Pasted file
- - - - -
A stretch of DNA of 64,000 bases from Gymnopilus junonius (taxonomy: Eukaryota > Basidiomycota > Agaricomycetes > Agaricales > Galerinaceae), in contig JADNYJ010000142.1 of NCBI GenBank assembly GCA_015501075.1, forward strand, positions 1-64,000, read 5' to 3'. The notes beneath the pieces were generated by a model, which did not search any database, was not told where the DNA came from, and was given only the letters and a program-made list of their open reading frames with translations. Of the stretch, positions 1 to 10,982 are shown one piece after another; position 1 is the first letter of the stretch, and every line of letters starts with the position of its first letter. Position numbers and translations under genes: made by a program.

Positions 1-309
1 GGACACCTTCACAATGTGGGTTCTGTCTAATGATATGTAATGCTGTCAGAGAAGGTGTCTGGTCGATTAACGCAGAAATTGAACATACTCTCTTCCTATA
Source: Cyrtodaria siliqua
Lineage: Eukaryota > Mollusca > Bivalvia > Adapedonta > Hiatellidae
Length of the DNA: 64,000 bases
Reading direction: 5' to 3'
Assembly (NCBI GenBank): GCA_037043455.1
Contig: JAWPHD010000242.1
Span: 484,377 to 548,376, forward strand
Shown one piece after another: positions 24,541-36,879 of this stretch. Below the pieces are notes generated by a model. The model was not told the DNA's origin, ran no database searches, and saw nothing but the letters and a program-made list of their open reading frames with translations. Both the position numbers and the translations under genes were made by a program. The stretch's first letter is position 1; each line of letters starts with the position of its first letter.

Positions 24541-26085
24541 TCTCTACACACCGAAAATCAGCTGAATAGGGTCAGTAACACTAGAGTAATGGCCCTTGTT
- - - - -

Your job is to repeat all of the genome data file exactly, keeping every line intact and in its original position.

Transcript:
A stretch of DNA of 64,000 bases from Gymnopilus junonius (taxonomy: Eukaryota > Basidiomycota > Agaricomycetes > Agaricales > Galerinaceae), in contig JADNYJ010000142.1 of NCBI GenBank assembly GCA_015501075.1, forward strand, positions 1-64,000, read 5' to 3'. The notes beneath the pieces were generated by a model, which did not search any database, was not told where the DNA came from, and was given only the letters and a program-made list of their open reading frames with translations. Of the stretch, positions 1 to 10,982 are shown one piece after another; position 1 is the first letter of the stretch, and every line of letters starts with the position of its first letter. Position numbers and translations under genes: made by a program.

Positions 1-309
1 GGACACCTTCACAATGTGGGTTCTGTCTAATGATATGTAATGCTGTCAGAGAAGGTGTCTGGTCGATTAACGCAGAAATTGAACATACTCTCTTCCTATA
Source: Cyrtodaria siliqua
Lineage: Eukaryota > Mollusca > Bivalvia > Adapedonta > Hiatellidae
Length of the DNA: 64,000 bases
Reading direction: 5' to 3'
Assembly (NCBI GenBank): GCA_037043455.1
Contig: JAWPHD010000242.1
Span: 484,377 to 548,376, forward strand
Shown one piece after another: positions 24,541-36,879 of this stretch. Below the pieces are notes generated by a model. The model was not told the DNA's origin, ran no database searches, and saw nothing but the letters and a program-made list of their open reading frames with translations. Both the position numbers and the translations under genes were made by a program. The stretch's first letter is position 1; each line of letters starts with the position of its first letter.

Positions 24541-26085
24541 TCTCTACACACCGAAAATCAGCTGAATAGGGTCAGTAACACTAGAGTAATGGCCCTTGTT